Before you pull on that flag T-shirt and roll out to barbecue, take a moment to consider the symbol's controversial history as an article of clothing. In 1968, activist Abbie Hoffman was arrested during a Vietnam War protest for wearing a shirt that resembled the American flag. He had violated the Flag Protection Act, passed by Congress that same year, which made a criminal of anyone who "knowingly mutilates, defaces, physically defiles, burns, maintains on the floor or ground, or tramples upon any flag of the United States." (The statue was ultimately struck down in 1990.)
But over the course of just a few decades, wearing an American flag has transformed from an act of protest to an act of patriotism. If you go looking for photos of celebrities posing with, draped in, or otherwise dressed in clothing that is directly inspired by the stars and stripes, you won't be disappointed. Flag ponchos, tops, bikinis, jeans—you name it, they've worn it. Celebrity flag fashion appears to have experienced a notable uptick in the year or two after 9/11, but it's still going strong, particularly on inexplicably super-sexualized magazine covers featuring female stars (looking at you, GQ).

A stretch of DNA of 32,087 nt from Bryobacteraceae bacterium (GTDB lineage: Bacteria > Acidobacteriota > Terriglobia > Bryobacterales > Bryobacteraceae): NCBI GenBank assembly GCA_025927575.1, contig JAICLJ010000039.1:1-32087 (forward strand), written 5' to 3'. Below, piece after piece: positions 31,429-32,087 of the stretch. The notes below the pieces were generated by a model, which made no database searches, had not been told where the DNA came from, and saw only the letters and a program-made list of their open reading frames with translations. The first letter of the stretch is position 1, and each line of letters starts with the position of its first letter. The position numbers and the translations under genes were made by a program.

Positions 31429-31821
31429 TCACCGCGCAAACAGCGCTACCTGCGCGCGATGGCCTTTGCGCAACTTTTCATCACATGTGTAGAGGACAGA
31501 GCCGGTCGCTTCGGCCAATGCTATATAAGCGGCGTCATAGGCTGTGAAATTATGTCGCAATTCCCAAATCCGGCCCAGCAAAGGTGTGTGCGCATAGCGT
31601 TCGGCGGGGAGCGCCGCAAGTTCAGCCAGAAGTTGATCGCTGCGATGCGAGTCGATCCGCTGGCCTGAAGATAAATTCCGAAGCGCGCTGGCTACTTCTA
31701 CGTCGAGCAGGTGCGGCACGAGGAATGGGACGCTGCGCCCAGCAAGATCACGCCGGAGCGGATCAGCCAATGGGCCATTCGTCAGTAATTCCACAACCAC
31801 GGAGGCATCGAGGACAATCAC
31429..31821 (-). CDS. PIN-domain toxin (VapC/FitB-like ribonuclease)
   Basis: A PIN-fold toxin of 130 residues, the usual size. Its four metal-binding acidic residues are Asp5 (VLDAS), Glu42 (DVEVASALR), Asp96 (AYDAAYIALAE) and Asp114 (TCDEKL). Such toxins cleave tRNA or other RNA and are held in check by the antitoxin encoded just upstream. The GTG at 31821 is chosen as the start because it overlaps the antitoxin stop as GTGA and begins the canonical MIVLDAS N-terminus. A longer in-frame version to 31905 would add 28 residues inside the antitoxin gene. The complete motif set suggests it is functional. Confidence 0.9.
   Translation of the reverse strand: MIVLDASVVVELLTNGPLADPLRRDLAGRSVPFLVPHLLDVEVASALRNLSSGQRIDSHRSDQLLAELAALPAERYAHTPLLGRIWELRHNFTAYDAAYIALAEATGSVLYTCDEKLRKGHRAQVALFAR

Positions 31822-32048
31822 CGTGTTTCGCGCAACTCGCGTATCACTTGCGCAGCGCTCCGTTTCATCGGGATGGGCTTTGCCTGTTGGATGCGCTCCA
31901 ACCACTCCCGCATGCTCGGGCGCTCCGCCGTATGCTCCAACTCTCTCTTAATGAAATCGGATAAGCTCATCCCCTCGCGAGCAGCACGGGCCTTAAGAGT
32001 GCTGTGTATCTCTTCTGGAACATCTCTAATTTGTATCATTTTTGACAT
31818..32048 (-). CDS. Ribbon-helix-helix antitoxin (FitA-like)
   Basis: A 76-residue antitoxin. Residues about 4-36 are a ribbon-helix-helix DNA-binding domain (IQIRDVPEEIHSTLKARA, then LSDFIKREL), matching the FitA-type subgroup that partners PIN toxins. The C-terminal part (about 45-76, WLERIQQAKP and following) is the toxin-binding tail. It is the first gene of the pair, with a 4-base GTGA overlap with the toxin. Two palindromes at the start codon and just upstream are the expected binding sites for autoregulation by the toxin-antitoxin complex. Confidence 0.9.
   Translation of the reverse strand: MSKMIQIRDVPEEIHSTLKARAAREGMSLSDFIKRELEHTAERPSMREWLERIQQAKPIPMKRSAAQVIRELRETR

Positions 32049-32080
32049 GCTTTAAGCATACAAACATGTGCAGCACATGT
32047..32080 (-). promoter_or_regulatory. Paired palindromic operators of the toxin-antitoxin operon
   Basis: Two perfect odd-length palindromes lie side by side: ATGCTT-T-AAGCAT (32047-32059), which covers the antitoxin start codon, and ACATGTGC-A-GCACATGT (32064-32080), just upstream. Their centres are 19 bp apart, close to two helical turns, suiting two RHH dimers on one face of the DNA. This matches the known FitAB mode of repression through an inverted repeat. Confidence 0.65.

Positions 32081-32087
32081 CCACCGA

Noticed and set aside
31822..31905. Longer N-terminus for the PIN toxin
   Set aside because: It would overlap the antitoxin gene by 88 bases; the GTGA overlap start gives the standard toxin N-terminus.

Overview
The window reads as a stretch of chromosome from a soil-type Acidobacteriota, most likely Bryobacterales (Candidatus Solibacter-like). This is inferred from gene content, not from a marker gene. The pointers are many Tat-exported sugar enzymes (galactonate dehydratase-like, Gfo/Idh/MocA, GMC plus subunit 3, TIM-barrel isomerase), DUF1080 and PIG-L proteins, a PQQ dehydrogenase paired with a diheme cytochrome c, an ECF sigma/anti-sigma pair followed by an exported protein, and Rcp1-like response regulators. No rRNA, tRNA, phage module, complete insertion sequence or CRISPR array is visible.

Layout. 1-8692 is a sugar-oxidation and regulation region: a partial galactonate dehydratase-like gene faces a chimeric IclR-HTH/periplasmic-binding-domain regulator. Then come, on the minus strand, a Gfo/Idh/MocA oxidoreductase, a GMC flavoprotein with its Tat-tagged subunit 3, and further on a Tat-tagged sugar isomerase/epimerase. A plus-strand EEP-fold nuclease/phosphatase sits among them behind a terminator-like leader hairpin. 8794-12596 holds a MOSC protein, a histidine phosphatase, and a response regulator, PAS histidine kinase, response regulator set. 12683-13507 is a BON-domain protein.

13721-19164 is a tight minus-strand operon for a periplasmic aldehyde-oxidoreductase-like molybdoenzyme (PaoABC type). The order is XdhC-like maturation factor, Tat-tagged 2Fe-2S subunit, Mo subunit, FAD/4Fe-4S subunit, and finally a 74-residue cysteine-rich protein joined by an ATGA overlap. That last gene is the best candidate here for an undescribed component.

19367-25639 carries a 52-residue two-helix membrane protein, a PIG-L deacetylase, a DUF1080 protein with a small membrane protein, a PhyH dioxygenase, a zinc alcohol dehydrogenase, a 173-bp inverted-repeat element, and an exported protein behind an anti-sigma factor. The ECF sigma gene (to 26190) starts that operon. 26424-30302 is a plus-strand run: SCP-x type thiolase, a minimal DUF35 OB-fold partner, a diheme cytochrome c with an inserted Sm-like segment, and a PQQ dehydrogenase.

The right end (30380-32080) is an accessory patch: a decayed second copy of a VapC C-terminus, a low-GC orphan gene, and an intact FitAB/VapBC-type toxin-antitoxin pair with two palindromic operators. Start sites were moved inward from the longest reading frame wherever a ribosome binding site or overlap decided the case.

Molly Fitzpatrick is senior editor of Fusion's Pop & Culture section. Her interests include movies about movies, TV shows about TV shows, and movies about TV shows, but not so much TV shows about movies.